For many women and girls and a few men and boys, fundraising is achieved not through acquisitive crime but by prostituting themselves. Research carried out for the Home Office has shown that the drug and sex markets are intrinsically linked. (Hunter and May 2004) The same factors detailed above for acquisitive crime drive adults and children into prostitution. The Home Office’s Equality Impact Assessment makes no mention of the contribution of drugs policy in generating supply within prostitution nor does it acknowledge the gendered status of prostitution. (Home Office 2008)

3. Generation of Violence

In a review of economists’ contribution to the study of crime, Dills et al (2008:3) concluded that ‘economists know little about the empirically relevant determinants of crime.’ Applying various hypotheses on subjects as varied as arrest rates, capital punishment, gun laws and abortion rates, to an examination of aggregate data over long time periods and across countries exposed the various theories as wanting. However, they did ‘find one theory that is consistent with the aggregate time series and cross-country data on crime: the view that enforcement of drug prohibition encourages violent dispute resolution.’ (Ibid:22) Drug markets operate outside the law and have no recourse to legal procedure to resolve disputes. Drug dealers use violence to collect debts, they use violence to resolve disputes between themselves and they use violence to resist law enforcement efforts. Prohibition makes violence a cost effective business strategy. It introduces guns and knives on to our streets as routine business tools. Sometimes the state responds with violence. China celebrated UN world anti-drugs day in 2002 with the mass execution of 64 drug offenders. (Rolles et al 2006) Thailand’s security services murdered almost two and half thousand alleged drug dealers in just three months, in pursuit of the war on drugs. (Human Rights Watch 2004) Even lawful criminal justice responses generate perverse outcomes. As Sanho Tree has argued, law enforcement operates as a Darwinian natural selector removing less ruthless and less violent market participants. (Tree 2007) Over time law enforcement has driven out the non violent hippys like Howard Marks and replaced them with brutal, callous and vicious gangsters. (Marks 1996, Glenny 2008) The violence of the market raises prices; Caulkins & Reuter (1998) estimate that 33 per cent of the retail price of cocaine is paid to compensate dealers for their risk of death or injury. This in turn increases the fundraising requirements of problematic users, thus increasing crime and its associated victimisation.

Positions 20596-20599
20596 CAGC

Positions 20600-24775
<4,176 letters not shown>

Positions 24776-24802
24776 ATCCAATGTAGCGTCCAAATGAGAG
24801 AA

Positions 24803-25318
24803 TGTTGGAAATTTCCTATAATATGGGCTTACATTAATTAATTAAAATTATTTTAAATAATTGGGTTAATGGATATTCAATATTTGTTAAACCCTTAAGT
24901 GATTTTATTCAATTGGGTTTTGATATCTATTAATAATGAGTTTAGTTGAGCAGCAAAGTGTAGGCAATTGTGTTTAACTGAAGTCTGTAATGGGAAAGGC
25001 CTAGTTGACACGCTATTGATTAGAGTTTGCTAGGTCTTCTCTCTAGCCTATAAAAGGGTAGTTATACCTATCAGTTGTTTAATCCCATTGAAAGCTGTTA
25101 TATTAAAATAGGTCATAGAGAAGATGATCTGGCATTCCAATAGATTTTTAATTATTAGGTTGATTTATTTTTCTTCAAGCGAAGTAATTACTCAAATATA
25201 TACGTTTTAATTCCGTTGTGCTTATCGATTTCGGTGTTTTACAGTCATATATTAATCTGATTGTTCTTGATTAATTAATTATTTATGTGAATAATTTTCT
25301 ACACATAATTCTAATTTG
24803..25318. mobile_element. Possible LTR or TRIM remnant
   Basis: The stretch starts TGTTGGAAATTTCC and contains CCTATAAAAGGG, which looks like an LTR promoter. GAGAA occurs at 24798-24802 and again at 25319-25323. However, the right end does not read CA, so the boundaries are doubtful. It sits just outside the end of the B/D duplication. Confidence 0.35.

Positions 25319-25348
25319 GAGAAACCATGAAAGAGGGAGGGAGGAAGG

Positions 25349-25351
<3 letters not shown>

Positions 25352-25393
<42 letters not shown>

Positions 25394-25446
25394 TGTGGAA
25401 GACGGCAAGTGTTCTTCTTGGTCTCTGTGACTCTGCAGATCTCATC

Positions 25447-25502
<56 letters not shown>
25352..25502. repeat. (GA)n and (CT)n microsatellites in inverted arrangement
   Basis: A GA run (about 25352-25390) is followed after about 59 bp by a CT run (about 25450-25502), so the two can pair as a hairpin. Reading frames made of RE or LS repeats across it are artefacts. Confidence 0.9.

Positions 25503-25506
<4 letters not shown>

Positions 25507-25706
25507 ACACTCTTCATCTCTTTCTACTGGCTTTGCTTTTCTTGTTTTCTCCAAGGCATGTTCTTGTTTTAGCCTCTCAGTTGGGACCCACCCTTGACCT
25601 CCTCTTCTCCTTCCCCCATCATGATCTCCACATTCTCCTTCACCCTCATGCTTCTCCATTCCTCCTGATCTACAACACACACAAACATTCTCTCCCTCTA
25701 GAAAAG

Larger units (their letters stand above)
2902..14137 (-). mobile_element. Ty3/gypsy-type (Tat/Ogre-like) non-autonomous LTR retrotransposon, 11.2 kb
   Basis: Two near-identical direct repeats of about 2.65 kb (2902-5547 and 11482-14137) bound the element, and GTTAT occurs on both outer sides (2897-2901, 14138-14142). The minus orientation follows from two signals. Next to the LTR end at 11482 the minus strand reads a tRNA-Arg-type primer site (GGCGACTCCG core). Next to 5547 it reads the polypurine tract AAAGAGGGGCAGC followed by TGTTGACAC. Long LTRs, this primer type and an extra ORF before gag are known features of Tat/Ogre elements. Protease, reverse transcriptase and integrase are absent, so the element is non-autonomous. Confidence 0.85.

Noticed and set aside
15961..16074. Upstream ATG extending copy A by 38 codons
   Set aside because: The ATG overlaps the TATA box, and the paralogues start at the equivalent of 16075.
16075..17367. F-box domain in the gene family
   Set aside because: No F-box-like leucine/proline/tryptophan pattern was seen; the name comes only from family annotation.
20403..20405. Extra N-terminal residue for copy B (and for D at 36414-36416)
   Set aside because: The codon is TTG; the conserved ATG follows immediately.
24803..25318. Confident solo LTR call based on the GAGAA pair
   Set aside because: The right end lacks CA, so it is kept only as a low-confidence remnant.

4. Destabilisation of producer and transit countries

As well as generating considerable levels of violence in consumer countries like the UK the drug business has a far more dramatic impact on producer and transit nations. In Latin America, the Caribbean, Africa and Asia nations have been destabilised as a direct consequence of the so called war on drugs. Last year Michael Schulenburg, the UN Mission Chief in Sierra Leone observed ‘that the exposure to the international drug trade is the single biggest risk affecting the future of Sierra Leone’. (Reuters 2008) Guinea-Bissau has seen both its President and army chief murdered this year, killings directly linked to the country’s status as a transit country for the cocaine trade. (McGreal 2009) Internationally the war on drugs has subjected many poor nations to wave after wave of violence.

Continued ... Drug Policy Harm Part Four: The legal harms


  1. See for UK racial disparity.

    "Black people are six times more likely to be arrested than white people for drug offences and 11 times more likely to be imprisoned, according to new research claiming to show the racial bias of the criminal justice system."